Evolution of flavonols during Merlot winemaking processes

Aim: The phenomenon of quercetin precipitation in wine (flanovol haze), has been manifested for many years in several wine-producing regions, such as Italy, Australia, and New Zealand (Gambuti et al., 2020; Lanati, Marchi, & Cascio, 2014; Somers & Ziemelis, 1985). Due to the limited information related to the quercetin aglycone behavior and its precursors during wine production in New Zealand, this study aims to monitor the evolution of flavonols and other polyphenols during the commercial fermentation of Merlot grapes, using different fermentation conditions, and vineyard treatments. Methods: Various trials evaluating sun exposure, winemaking practices, and winemaking process management were undertaken using Merlot grapes, commercial yeast cultures, potassium metabisulphite (20 g/hL), and nutrient supplementation with DYNASTART®-LAFFORT at 20 g/hL. Samples were taken through the winemaking stages, and the polyphenols were quantified using a reversed-phase HPLC method (Garrido-Bañuelos et al., 2019; Peng et al. 2002). Results: Grapes with elevated amounts of flavonols glycosides produced wines with higher levels of flavonol glycosides and quercetin. Wines made from grapes with greater sun exposure ended up with more flavonol glycosides (89 mg/L) and quercetin (16 mg/L) than the wines elaborated from less exposed grapes (47 mg/L and 9.4 mg/L, respectively). Certain winemaking practices showed differences in quercetin content, for example using small fermentation (250 kg) (12 mg/L), and large fermentation (five tonnes) (28 mg/L). The data also indicates that tannins and total anthocyanins were present at 786 mg/L and 156 mg/L, respectively, for small-scale ferments, and at 888 mg/L and 363 mg/L, respectively, for large-scale ferments. In evaluating the winemaking process management, the ferment pumped over (largest fermentation volume) exhibited flavonol glycosides and quercetin at the highest concentration (91 mg/L and 20 mg/L, respectively), compared to the remaining treatments. PMS, enzyme, and PMS plus enzyme, additions lowered the concentration of the flavonols glycosides at the end of the winemaking process (37 mg/L, 42 mg/L, and 43 mg/L, respectively). It was seem that the PMS plus enzyme (15.6 mg/L) increase quecetin in wine when compared to the control, no additions, (12.6 mg/L). The wines treated with enzyme, PMS, and PMS plus enzyme, also had lower concentrations of anthocyanins (215 mg/L, 233 mg/L, and 238 mg/L, respectively) than the control (291 mg/L). Conclusions: The study confirmed past research on the role of sun exposure in the formation of flavonols in Merlot grapes and wines. Fermentation size can improve the extraction of polyphenols into wine, and the enzyme additions can promote the hydrolysis of flavonol glycosides. In considering winemaking practices to lower flavonol content, the impact on remaining wine phenolics, of importance to wine colour and mouthfeel, also needs to be carefully evaluated.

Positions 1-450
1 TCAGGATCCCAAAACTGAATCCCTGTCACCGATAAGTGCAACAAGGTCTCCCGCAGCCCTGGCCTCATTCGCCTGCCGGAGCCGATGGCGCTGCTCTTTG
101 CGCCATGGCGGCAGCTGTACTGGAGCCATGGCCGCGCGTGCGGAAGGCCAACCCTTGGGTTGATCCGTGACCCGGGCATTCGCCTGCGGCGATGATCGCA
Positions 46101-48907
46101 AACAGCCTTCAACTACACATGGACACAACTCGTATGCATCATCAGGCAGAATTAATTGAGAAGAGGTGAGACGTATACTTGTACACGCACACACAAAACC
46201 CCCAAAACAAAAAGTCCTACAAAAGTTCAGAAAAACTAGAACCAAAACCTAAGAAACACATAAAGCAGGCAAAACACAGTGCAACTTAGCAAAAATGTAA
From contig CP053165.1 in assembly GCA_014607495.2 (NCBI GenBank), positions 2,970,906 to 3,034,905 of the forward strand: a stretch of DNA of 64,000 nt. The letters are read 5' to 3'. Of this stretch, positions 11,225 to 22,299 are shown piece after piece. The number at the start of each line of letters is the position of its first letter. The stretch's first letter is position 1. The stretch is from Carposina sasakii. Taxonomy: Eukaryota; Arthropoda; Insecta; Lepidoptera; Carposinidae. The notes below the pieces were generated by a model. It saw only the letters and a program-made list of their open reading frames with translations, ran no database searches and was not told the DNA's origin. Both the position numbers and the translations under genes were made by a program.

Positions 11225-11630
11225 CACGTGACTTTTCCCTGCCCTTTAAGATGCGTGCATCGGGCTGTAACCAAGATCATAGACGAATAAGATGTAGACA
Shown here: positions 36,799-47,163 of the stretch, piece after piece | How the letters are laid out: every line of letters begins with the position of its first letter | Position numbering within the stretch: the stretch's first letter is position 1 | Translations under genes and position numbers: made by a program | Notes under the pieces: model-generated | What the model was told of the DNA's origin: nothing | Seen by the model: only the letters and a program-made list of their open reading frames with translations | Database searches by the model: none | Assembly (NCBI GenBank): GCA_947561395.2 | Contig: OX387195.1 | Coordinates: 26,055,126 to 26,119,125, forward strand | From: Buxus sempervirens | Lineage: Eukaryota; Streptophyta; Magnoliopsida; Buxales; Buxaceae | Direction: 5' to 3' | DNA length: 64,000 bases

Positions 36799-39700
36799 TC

Authors: Cristian Hernandez – School of Chemistry University of Auckland,Paul KILMARTIN, School of Chemistry, University of Auckland Leandro DIAS, School of Food Science, University of Auckland Gianni FLEGO, Villa Maria Estate winery Rebecca DEED, School of Biological Sciences, University of Auckland 

Email: cher740@aucklanduni.ac.nz

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